Too often, Schmidt believes, adult children are more worried about who gets guardianship of the purse strings than about the health of a frail and failing parent.

“It may not be the case all the time,” he says, “but it’s a fair characterization if nobody shows up when there is no money in the estate, and relatives and lawyers start showing up when there is money in the estate.”

None of that would surprise Ted Beasley, chairman of the Elder Law Committee of the American Bar Association and a lawyer in Concord, N.H. He gets involved at least monthly in a fight between siblings over an aging parent. Often, a financial entanglement is behind the battle.

“Talk to me five years ago, I would have one incident like this,” Beasley says. “Now, it’s every two weeks we are called in on a messy situation where the parent’s money is invested in one of the kids’ property.”

Sometimes, the cases become criminal fraud. The National Center on Elder Abuse keeps track, through state records, of the number of elderly people who every year are abused financially by relatives and friends. Nationwide, reports of these incidents have risen from 117,000 in 1986 to 293,000 in 1996.

“A lot of these cases are siblings reporting another sibling for something that’s gone wrong,” says attorney Paul Hodge, chairman of the National Healthcare Law Enforcement Alliance in Providence, R.I.

Whether criminal or civil, there are more lawyers involved than ever. In the last five years, membership in the Academy of Elder Law Attorneys has nearly doubled.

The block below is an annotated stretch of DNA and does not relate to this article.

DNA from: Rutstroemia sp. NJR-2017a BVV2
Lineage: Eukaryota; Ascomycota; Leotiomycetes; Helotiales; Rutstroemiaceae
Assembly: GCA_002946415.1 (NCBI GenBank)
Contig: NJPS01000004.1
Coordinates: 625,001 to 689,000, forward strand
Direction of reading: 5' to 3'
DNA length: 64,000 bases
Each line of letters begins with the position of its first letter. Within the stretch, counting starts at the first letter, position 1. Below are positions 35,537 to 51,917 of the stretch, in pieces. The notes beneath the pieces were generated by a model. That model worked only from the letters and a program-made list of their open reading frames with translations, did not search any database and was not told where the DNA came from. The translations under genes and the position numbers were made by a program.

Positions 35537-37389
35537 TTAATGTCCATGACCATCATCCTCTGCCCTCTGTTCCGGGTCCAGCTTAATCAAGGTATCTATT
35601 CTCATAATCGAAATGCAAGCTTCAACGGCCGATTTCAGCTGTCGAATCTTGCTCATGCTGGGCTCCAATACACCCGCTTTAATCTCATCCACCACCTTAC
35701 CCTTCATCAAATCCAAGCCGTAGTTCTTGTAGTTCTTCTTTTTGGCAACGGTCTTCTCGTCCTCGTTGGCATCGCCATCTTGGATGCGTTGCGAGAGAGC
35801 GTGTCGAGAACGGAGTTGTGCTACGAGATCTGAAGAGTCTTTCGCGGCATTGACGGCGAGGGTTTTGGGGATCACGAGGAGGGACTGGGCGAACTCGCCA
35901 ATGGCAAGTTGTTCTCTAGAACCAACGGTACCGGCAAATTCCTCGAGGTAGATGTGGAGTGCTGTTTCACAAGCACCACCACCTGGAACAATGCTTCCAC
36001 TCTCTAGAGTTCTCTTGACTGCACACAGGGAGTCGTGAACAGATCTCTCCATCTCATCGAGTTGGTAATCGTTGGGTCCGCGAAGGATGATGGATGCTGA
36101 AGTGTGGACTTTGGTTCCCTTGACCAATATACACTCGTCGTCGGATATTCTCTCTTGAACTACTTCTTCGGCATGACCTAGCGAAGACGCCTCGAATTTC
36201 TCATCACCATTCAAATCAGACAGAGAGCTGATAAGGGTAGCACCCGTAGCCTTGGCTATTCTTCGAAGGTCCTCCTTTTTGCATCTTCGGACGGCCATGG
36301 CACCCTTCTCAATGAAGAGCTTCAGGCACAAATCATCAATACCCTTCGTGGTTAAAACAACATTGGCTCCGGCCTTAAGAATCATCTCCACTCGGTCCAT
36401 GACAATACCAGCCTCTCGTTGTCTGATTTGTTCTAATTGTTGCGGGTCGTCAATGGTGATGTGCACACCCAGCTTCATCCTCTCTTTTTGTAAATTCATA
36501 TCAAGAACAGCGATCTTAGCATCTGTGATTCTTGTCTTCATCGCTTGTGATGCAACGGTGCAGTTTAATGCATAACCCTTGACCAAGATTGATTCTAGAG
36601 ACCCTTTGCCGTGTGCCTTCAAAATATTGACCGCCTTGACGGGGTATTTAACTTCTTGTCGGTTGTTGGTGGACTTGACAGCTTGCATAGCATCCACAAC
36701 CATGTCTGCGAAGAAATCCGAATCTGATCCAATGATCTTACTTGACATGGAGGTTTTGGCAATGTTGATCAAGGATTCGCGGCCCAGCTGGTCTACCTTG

“We already see more and more attorneys going into the area,” says N.E.H. Hull, a Rutgers University law professor who studied the issue for the American Bar Association. “I can see elder law challenging real estate law as a huge field in the next decade.”

Control Often the Issue

Of course, not every sibling showdown revolves around a parent’s money. Control can be just as big an issue control of where the parents live and control of their care. The underlying issues of these sibling fights can date back decades, simmering with a lifetime’s resentment.

“You sit up on the bench, listen and just shake your head at what goes on,” says Chief Judge Milton Mack, of the Wayne County Probate Court in Detroit. “You are dealing with people who are educated and professional with good jobs but can’t keep their eyes on what’s important.”

Mack, who hears about 400 guardianship cases a year, says most are trouble-free. But about 10% of the cases become sibling power struggles played out before a judge, he says, “ranging from not agreeing with one another on what’s best for the parent to one sibling assaulting or threatening another.”